Ask someone to name a famous woman in the world of fauna conservation and they would probably mention Jane Goodall for her work with chimpanzees. Then ask that person to name a woman who had achieved great things in bird conservation, and they would probably give you a blank look. Yet women have made and continue to make truly remarkable achievements.
All over the world, women are working in bird conservation -- usually without the recognition they deserve, despite dedicating their lives to birds, often at considerable personal cost. They work in the field, campaign against the illegal wildlife trade and educate people in sensitive areas regarding the important role that birds play as part of the biodiversity of their locality and of the planet. This book is full of inspirational women including those who have played an important role in bird conservation and even in bird rescue centres. Their stories and those of the birds they saved will touch your heart. The book also covers social issues such as discrimination against women working in the field.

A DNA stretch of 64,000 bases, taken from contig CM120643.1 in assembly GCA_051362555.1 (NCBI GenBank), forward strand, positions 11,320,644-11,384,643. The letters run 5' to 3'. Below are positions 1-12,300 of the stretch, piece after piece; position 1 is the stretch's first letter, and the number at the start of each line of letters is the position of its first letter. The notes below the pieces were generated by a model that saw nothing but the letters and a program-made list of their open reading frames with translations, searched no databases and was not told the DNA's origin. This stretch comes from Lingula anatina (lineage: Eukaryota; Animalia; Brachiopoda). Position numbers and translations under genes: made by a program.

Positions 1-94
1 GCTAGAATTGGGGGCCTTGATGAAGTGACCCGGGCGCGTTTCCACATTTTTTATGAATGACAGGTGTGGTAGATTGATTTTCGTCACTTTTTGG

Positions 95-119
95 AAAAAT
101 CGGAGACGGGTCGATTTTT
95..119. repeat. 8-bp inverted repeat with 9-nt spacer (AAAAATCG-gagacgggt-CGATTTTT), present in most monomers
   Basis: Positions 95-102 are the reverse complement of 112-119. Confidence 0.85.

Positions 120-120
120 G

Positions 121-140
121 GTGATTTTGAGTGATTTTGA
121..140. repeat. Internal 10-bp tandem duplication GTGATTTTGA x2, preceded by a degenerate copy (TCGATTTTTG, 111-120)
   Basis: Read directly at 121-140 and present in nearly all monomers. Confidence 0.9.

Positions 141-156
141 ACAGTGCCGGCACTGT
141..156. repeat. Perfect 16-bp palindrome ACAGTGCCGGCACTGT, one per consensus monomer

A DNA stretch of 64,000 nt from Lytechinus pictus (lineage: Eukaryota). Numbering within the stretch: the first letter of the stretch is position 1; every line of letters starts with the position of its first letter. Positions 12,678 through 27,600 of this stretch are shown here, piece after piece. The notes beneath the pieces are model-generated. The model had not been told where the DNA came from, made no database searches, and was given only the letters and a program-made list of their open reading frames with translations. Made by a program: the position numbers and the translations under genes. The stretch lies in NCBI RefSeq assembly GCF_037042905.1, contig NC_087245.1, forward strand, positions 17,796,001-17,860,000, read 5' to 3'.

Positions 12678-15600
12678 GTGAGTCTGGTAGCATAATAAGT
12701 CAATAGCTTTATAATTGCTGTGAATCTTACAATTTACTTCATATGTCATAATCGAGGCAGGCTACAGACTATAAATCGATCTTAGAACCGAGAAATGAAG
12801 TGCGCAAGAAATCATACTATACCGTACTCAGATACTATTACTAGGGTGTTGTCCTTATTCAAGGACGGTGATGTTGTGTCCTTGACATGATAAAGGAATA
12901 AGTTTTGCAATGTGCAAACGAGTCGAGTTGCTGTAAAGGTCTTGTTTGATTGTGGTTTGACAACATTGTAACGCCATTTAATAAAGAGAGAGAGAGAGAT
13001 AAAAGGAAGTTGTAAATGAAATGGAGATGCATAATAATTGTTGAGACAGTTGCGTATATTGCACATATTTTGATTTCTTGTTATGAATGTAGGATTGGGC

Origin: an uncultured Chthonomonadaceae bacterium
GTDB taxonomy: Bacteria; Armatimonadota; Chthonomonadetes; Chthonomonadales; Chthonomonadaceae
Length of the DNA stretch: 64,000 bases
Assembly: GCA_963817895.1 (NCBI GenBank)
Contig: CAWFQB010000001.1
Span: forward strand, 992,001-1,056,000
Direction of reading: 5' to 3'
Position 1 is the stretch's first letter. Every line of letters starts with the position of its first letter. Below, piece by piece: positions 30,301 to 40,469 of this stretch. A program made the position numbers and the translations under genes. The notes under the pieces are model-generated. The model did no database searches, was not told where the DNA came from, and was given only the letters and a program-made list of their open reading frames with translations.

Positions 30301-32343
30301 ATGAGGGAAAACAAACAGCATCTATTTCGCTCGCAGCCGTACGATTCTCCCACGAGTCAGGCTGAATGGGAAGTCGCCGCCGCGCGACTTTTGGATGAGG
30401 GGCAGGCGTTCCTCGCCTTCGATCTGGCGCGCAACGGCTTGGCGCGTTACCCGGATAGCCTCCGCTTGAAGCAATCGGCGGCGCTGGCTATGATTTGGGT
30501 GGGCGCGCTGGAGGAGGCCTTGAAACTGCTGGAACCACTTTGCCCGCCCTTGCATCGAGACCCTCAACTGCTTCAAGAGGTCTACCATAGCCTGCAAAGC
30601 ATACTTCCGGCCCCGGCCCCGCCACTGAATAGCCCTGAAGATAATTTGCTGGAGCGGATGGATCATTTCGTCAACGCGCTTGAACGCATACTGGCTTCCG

This book shines a spotlight on more than 30 of these female heroes. It encourages women to be inspired by their stories and to make their own contributions to saving wonderful feathered creatures from extinction.
"If you are looking for an uplifting read through the cold dark nights of the winter this book will not only tick the box but will also leave you deeply inspired, impressed and in awe by what can only be described as a group of elite superheroes, women both past and present who have battled copious challenges and obstacles to fulfil their dreams, ambitions and passions. The result of their work as individuals is vast, increasing knowledge and awareness of avian species, husbandry, saving lives and even species from certain extinction. Put them together in a group and the impact their work has had on a global scale is colossal. [...] The book is highly readable and does justice to all the women featured. Over the years Rosemary has met several of the individuals she has written about so is able to give a more personal insight."
– Louise Peat, Avicultural Magazine